Giuseppe Benedetto Dusmet

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Giuseppe Benedetto Dusmet

Archbishop of Catania
ChurchRoman Catholic Church
Appointed22 February 1867
Term ended4 April 1894
PredecessorFelice Regnano
SuccessorGiuseppe Francica-Nava de Bontifè
Other postsCardinal-Priest of Santa Pudenziana (1889-1894)
Ordination18 September 1841
Consecration10 March 1867
by Antonio Saverio De Luca
Created cardinal11 February 1889
by Pope Leo XIII
Personal details
Birth nameGiuseppe Dusmet
Born(1818-08-15)15 August 1818
Palermo, Sicily, Kingdom of the Two Sicilies
Died4 April 1894(1894-04-04) (aged 75)
Catania, Sicily, Kingdom of Italy
Coat of armsGiuseppe Benedetto Dusmet's coat of arms
Feast day
Venerated inRoman Catholic Church
Beatified25 September 1988
Saint Peter's Square, Vatican City
by Pope John Paul II
  • Cardinal's attire
  • Benedictine habit
  • Cross
PatronageArchdiocese of Catania
Ordination history of
Giuseppe Benedetto Dusmet
Diaconal ordination
Ordained byDomenico Balsamo
Date15 November 1840
PlaceMonreale, Kingdom of the Two Sicilies
Priestly ordination
Date18 September 1841
Episcopal consecration
Principal consecratorAntonio Saverio De Luca
Co-consecratorsPietro Giannelli & Giuseppe Maria Papardo del Parco
Date10 March 1867
PlaceBasilica di San Paolo fuori le Mura, Rome, Kingdom of Italy
Elevated byPope Leo XIII
Date11 February 1889
Episcopal succession
Bishops consecrated by Giuseppe Benedetto Dusmet as principal consecrator
Giovanni Blandini15 August 1875
Antonio Caff15 August 1882

Blessed Giuseppe Benedetto Dusmet (15 August 1818 - 4 April 1894) - born Giuseppe Dusmet - was an Italian Roman Catholic cardinal who served as the Archbishop of Catania from 1867 until his death.[1][2] He became professed into the Order of Saint Benedict where he took "Benedetto" as his religious name. He studied under the Benedictines prior to joining them before serving as a professor in addition to prior and abbot. His elevation to the episcopate saw him distinguish himself in cholera epidemics when he tended to the ill while also remaining a strong advocate for the poor of his archdiocese.[3] He remained a Benedictine and was known to continue to don the Benedictine habit instead of the red cardinal's regalia.[2][3]

His beatification was celebrated on 25 September 1988.[1][3]

Styles of
Giuseppe Benedetto Dusmet
Reference styleHis Eminence
Spoken styleYour Eminence
Informal styleCardinal



The late cardinal's incorrupt remains.

Giuseppe Dusmet was born in Palermo in 1818 as the first of six children to the nobles Luigi Dusmet and Maria dei Dragonetti. His house could be traced back to Flanders in Belgium.[2] Dusmet was baptized just hours after his birth in the archdiocesan cathedral as "Giuseppe Maria Giacomo Filippo Lupo Domenico Antonio Rosolino Melchiorre Francesco di Paola Benedetto Gennaro". He would be referred to as Melchiorre at home.[2][1] His siblings were:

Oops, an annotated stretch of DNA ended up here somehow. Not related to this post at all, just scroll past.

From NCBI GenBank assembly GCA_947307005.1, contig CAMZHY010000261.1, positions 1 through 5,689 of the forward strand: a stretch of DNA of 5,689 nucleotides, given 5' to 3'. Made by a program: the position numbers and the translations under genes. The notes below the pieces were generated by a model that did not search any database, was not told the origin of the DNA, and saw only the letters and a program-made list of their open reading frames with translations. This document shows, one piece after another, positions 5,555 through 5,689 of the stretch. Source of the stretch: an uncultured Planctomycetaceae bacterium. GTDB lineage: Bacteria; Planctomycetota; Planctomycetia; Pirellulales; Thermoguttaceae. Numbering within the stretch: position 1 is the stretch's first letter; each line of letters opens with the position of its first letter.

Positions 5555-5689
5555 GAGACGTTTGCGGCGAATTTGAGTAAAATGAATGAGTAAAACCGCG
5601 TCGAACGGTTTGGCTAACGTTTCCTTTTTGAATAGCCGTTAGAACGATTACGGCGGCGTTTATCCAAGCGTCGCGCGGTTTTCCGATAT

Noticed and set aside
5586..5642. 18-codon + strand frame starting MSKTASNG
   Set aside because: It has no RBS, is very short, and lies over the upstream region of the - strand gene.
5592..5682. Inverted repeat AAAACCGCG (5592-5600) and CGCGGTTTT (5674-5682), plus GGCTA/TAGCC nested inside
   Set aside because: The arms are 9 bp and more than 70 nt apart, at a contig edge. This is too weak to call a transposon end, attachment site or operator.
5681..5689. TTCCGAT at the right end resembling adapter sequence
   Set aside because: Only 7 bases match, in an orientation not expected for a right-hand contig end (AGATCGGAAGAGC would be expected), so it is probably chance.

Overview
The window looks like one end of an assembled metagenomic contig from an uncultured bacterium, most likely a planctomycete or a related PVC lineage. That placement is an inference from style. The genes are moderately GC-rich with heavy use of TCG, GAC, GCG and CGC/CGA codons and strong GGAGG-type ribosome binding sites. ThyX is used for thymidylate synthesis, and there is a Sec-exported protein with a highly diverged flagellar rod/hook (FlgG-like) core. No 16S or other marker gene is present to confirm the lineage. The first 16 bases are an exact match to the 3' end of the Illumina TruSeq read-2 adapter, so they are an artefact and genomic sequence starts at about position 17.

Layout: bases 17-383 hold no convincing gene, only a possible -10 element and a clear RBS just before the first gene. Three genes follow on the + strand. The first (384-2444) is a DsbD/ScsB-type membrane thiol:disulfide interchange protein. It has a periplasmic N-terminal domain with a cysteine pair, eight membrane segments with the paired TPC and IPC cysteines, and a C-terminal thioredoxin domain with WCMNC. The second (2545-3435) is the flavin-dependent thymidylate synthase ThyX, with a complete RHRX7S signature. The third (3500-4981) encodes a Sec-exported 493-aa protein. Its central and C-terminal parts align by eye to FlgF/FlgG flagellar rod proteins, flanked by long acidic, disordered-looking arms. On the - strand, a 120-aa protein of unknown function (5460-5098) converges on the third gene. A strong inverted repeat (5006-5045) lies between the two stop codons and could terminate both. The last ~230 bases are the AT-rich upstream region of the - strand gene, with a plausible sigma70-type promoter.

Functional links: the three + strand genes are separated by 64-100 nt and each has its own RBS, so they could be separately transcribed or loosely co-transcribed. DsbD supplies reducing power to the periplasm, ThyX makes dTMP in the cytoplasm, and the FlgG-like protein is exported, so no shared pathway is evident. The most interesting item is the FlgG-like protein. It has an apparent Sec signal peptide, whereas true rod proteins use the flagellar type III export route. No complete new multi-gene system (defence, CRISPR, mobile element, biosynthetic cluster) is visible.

• Marianna
  • Carlo
  • Tommaso
  • Diomede
  • Raffaele

His two maternal uncles Vincenzo and Leopoldo Dragonetti were both monks from the Order of Saint Benedict.[3]

Dusmet was educated at the San Martino delle Scales convent in Monreale from 1824. It was around this time that the Dusmet's moved to Naples and his father made him return there in 1832 since he feared exposure in the convent would mean his son would harbor the desire to follow an ecclesial path. But Dusmet returned to the school in 1834 when his father realized that he could not change his son's vocation.[2] He would later teach philosophical and theological studies at Benedictine houses. He entered the Benedictines at Montecassino and chose the name "Benedetto" as his middle name after professing his formal vows on 15 August 1840 into the hands of Eugenio Villaraut.[1][2] In preparation for his profession he went on a retreat where the preacher was the future cardinal Michelangelo Celesia who became his lifelong friend.


He received the subdiaconate from Archbishop Domenico Balsamo on 11 October 1840 in the archiepiscopal palace and would later receive the diaconate from the same prelate in the same location on 15 November 1840. He was ordained to the priesthood on 18 September 1841 and had to receive a special dispensation to be ordained since he was under the canonical age requirement.[2][1]

In 1845 he began serving as an aide to the abbot Carlo Antonio Buglio and travelled with him as the latter made visitations to the Caltanissetta and Catania convents. The General Chapter in 1847 saw Buglio - and Dusmet accompanied him - moved to the San Flavio convent of Caltanissetta. Dusmet served as the prior for the Santi Severino e Sossio convent in Naples from 12 June 1850 until May 1852 (during the General Chapter at Montecassino) when he was named as the prior for the San Flavio convent in Caltanissetta.[2][3] He held that position until 1858 when the General Chapter at Perugia named him as the abbot for the San Nicolò l'Arena convent. But he no longer could hold that position as of 15 October 1866 after the Italian kingdom was established with the state confiscating all religious properties.[1]